I'm so glad the real world doesn't function in this way. It would be thoroughly unpleasant.


    --------------------------------------------------------------------

    Not sure what real world you live in, but:

    In khan's comment if you replace the word "Internet" with "Government", and "publication blogs" with "politicians" should give you your answer to why nobody takes responsibility for what they do or say. If the people that run our country dont have to be responsible for what they say or do, why should anyone else?

    Blogs shouldnt be regulated, but that doesnt mean that what you say on a blog is enshrined in some holy right of absolution from consequences.

    I know common sense doesnt really apply to the "real world" these days, but the internet and real world arent as far away from each other as people seem to think.

  • Comment number 53.

    21. Pea Eye wrote:
    "At 10:01am on 30 Mar 2010, khan wrote: I think the Internet - including publication blogs - should be a forum to allow people to express their views even if these views may offend.

    So, what you are basically saying is that you should be able to say or do anything you like on the internet with complete immunity from any consequences. I'm so glad the real world doesn't function in this way. It would be thoroughly unpleasant."

    No Pea Eye, I am not saying that at all. I am saying that the consequences should not be censorship. If someone says something stupid, false or hateful, let others respond and correct them. Does Nick Griffin have more credibility for having appeared on Question Time? I don't believe so. The problem with those like you who advocate censorship is that you treat ordinary people like children. We can think for ourselves, thank you very much, we don't need to be protected from ideas.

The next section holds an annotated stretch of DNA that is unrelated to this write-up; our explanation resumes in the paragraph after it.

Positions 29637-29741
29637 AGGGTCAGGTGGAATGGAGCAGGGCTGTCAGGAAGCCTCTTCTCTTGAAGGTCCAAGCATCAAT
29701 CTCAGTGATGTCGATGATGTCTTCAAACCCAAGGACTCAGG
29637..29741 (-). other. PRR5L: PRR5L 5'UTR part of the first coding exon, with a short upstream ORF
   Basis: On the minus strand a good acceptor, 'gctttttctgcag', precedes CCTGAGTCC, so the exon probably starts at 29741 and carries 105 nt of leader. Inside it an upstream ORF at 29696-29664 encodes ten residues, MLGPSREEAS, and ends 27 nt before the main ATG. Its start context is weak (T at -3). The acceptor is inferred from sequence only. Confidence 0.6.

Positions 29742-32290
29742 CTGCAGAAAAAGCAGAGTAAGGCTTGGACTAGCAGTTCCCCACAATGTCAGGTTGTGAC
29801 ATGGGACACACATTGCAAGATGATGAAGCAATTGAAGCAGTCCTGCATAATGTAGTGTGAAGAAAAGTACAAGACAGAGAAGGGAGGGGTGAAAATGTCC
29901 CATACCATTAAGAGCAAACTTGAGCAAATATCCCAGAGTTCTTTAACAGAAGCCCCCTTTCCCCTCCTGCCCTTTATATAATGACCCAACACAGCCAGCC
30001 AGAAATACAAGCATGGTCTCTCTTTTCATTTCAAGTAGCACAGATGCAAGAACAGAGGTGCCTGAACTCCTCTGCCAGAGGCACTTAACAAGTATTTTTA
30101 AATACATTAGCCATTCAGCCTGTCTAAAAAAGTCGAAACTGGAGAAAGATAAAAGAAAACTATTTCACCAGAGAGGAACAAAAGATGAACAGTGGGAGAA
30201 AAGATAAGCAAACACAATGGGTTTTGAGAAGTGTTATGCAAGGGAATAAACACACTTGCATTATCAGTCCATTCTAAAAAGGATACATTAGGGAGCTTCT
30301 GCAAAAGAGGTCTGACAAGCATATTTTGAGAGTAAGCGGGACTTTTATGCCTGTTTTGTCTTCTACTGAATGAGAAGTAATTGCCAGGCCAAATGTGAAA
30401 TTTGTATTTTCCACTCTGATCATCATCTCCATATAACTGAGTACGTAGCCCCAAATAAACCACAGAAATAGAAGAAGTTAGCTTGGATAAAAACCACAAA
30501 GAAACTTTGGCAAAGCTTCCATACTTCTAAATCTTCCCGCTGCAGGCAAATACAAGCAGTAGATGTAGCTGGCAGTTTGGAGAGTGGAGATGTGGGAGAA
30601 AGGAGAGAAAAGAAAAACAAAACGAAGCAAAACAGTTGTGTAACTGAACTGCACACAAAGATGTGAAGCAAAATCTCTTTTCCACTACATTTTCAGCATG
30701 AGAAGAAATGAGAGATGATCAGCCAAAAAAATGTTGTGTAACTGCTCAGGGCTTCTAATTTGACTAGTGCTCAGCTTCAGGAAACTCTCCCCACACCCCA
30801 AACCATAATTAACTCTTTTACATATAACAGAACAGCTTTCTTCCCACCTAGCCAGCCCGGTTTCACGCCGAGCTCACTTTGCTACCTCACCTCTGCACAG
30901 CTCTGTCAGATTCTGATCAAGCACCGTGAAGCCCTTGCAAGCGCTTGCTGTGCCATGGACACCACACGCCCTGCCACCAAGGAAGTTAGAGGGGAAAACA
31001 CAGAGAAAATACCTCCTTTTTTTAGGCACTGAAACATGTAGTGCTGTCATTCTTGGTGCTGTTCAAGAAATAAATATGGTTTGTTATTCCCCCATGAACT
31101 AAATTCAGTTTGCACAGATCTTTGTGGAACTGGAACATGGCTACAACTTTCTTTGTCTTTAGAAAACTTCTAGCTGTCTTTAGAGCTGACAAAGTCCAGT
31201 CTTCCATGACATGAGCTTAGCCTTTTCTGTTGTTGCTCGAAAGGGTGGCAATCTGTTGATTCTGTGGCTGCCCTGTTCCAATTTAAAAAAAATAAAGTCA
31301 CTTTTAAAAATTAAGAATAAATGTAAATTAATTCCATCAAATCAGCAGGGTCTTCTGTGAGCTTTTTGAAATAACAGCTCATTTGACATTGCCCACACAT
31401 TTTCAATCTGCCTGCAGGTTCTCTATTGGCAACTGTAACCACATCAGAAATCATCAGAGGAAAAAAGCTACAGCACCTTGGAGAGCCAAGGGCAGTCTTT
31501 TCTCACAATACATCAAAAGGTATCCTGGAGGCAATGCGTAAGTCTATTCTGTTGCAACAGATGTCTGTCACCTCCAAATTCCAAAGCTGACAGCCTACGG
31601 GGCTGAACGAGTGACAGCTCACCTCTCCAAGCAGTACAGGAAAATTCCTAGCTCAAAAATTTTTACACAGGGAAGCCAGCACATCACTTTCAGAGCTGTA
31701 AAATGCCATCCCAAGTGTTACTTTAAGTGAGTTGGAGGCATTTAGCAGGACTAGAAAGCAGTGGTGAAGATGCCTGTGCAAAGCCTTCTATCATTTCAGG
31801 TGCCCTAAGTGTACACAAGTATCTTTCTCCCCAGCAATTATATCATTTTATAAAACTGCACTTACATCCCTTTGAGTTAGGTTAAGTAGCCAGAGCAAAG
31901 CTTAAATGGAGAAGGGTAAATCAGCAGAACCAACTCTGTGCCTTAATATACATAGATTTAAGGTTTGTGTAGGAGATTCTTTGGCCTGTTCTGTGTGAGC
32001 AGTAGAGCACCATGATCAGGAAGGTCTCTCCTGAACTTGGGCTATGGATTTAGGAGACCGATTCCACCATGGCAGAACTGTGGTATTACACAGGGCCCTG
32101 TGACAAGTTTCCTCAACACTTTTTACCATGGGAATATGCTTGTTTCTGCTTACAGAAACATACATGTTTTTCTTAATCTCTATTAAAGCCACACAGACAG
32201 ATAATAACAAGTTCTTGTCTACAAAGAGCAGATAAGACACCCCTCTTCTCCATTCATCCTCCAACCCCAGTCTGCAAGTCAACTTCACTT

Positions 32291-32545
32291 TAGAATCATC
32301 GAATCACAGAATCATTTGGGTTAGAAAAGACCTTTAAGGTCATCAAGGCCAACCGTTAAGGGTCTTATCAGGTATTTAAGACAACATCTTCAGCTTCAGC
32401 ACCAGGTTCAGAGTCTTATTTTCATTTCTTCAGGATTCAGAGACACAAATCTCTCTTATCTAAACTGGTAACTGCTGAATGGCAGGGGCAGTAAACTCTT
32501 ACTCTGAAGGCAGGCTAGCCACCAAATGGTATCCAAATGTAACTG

• Comment number 54.

    If something is not correct on a blog, most (including the Spectator's) will allow comments that point out the inaccuracy. If not, getting your point across somewhere else on the internet is easy.

    The growth of blogs has been a blessing in allowing facts and opinion that run counter to the establishment received wisdom which permeates, for example, the BBC. Attempts to regulate them are an affront to democracy and should be resisted. We have too many control freaks living off the fat of the land as it is, which goes some way to explaining our current economic predicament.

  • Comment number 55.

    Call me old fashioned but I don't really understand the difference between a blog and what we do here on HYS.

    I have, on occasion found that my HYS comments have contrevened some rule or other and admit to feeling affronted. To me it feels as though my words have been stolen.

    What I write comes from my heart and I would never, knowlingly, cause offence to anyone. So when a moderator deems me at fault I would love to know just where I went wrong.
    I suppose what I am saying is that I don't agree with censoring unless the writer becomes personal or threatening.

  • Comment number 56.

    Messages are always understood in the context they are presented.

    If you see a billboard, you see it and at the same time understand that someone is trying to persuade you into something.

    If you read a newspaper, you expect the truth and honesty. For this is taken literally as reports of factual events.

    If you read an online blog, you expect to read someone's opinion.
    This blog should not be censored, for the same reason as complaints over a recent newspaper columist's comments on Stephen Gately's death were dismissed. It is opinion, and therefore protected by freedom of speech.

    Also, censoring things on the internet has a long history of backfiring. Censored content is copied and repeated everywhere, just for the mere fact it is censored.
    Google: 09 F9

  • Comment number 57.

    I don't have time to write out a proper post right now so i'll just say i'm with Pea Eye's posts #2, 17 and 21.

    The net has become a tool that's all too easy to spread unfounded propaganda, disinformation, slanderous personal attacks and hatred. There has to be some control.

  • Comment number 58.

    Silly man, thinks he lives in a country where he can express his opinion.

  • Comment number 59.